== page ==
Indonesian peacekeeping contingent helps free American hostage in DR Congo

first_imgThe Indonesian peacekeeping contingent of the United Nations Organization Stabilization Mission in the Democratic Republic of Congo (DRC), or MONUSCO, has succeeded in helping to free a United States citizen who was held hostage by an armed bandit group in the African country.Col. Daniel Lumban Raja, the commander of the Indonesian Military’s Garuda Contingent XXXIX-B Rapidly Deployable Battalion (RDB), said the US national, identified as Sarah, was released after having been held by the bandit group for 16 days in Ake village, some 10 kilometers from DRC’s Lulimba.“The rescue began with the transfer of information from the MSF team to the Lulimba Static Combat Deployment (SCD) commander, Maj. Yoni,” Daniel said in a statement published on Monday. Before the operation took place, the Indonesian military members started by planning a negotiation with the bandit group as they feared that Sarah’s condition might have worsened after more than two weeks held hostage.Yoni, together with the MSF team, the village chief, the DRC armed forces (FARDC) regiment commander and the local police, held a briefing in Lulimba to finalize the negotiation plan and prepare anticipatory steps.Read also: Death of Indonesian peacekeeper highlights dangers of field operationsDaniel said the village chief and two members of the MSF team carried out the negotiation successfully and reached an agreement with three bandits armed with AK-47s.“The RDB played an important role in ensuring that the situation was under control by implementing outer ring security in order to provide backup and take action in the event of a critical situation during the hostage negotiation process,” Daniel said.The bandit group finally agreed to free Sarah. She was reported to be in stable condition during the time of the release and was immediately admitted for intensive medical examination afterward.The Indonesian Military, however, did not mention the date of Sarah’s release in its statement. (syk)Topics :last_img read more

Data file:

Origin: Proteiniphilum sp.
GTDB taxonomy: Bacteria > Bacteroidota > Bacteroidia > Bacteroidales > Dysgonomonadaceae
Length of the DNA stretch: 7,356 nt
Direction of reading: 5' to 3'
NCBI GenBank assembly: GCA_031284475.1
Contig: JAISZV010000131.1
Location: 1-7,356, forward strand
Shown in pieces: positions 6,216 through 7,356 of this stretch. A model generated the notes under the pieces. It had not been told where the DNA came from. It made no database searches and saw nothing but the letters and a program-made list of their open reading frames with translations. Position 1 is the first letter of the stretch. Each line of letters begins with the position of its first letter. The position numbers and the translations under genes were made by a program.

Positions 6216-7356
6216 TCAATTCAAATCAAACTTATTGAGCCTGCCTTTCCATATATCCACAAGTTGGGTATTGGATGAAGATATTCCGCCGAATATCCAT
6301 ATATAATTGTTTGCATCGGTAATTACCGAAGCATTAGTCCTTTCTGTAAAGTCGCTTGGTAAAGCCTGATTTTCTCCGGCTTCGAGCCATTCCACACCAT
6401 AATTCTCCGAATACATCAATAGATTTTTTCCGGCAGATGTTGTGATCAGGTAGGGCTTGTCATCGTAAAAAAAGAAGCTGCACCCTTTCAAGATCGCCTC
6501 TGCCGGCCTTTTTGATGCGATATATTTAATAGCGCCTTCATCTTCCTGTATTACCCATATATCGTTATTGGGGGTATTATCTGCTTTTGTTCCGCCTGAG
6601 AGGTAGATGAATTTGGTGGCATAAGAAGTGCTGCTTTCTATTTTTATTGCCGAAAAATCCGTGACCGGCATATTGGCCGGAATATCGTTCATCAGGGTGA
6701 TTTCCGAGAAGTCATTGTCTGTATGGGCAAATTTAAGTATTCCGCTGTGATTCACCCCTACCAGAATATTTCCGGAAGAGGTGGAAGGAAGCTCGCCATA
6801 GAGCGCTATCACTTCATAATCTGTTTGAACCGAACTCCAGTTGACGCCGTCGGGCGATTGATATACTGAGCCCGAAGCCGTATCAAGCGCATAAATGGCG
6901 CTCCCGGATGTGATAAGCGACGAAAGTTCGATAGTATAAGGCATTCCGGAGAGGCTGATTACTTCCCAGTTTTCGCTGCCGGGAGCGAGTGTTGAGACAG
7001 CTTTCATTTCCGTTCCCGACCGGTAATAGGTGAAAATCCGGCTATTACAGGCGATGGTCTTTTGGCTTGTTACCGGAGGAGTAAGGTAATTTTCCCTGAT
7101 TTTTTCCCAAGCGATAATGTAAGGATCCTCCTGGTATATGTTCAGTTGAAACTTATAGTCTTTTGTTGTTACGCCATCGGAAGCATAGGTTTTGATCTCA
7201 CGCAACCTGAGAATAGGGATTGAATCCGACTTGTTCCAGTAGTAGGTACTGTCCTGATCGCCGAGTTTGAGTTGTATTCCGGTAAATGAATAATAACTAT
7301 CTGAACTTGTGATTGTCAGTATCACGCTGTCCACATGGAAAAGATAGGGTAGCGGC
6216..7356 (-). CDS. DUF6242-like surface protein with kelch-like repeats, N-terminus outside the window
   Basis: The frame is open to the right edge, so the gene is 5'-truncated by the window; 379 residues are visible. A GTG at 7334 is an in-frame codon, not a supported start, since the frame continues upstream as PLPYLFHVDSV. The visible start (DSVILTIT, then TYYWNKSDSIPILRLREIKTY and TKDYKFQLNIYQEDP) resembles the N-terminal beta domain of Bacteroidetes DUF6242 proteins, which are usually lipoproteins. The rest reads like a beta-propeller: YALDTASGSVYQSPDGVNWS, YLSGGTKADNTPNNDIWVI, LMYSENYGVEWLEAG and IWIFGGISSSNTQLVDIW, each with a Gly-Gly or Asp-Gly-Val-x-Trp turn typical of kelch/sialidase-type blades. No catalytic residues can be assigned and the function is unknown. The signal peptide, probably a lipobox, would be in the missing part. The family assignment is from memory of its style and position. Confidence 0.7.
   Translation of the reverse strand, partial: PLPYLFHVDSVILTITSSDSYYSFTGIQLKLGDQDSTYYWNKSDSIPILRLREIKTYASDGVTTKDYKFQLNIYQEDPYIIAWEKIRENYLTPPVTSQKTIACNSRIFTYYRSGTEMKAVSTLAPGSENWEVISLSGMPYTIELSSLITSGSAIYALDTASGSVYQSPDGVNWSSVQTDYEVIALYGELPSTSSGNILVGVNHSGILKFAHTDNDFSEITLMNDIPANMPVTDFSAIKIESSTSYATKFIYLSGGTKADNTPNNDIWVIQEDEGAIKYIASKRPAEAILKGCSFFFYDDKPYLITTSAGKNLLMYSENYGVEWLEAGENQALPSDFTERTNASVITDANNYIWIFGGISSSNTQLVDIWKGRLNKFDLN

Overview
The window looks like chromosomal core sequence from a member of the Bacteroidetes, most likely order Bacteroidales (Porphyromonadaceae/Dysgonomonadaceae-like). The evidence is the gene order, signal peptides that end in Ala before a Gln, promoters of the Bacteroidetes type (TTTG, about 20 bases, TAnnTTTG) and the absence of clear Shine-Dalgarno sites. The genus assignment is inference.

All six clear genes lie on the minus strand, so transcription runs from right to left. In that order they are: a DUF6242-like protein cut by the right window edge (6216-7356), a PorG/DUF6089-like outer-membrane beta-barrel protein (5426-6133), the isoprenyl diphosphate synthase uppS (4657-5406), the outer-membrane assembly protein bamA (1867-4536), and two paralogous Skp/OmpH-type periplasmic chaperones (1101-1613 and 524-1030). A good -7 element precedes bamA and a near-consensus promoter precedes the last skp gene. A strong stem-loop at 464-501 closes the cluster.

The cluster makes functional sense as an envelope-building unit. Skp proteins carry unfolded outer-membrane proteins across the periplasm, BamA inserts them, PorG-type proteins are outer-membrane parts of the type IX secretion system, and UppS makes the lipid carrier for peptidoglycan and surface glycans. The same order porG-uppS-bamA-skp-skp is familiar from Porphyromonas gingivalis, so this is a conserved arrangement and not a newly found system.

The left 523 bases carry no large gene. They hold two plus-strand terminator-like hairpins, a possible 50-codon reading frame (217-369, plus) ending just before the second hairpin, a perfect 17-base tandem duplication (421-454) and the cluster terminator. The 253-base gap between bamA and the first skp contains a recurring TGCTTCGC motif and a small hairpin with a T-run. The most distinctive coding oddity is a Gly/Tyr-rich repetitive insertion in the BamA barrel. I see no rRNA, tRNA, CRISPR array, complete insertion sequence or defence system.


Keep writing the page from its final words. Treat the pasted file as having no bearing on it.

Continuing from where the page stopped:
Baby Born With Heart Outside Her Chest Saved by Surgery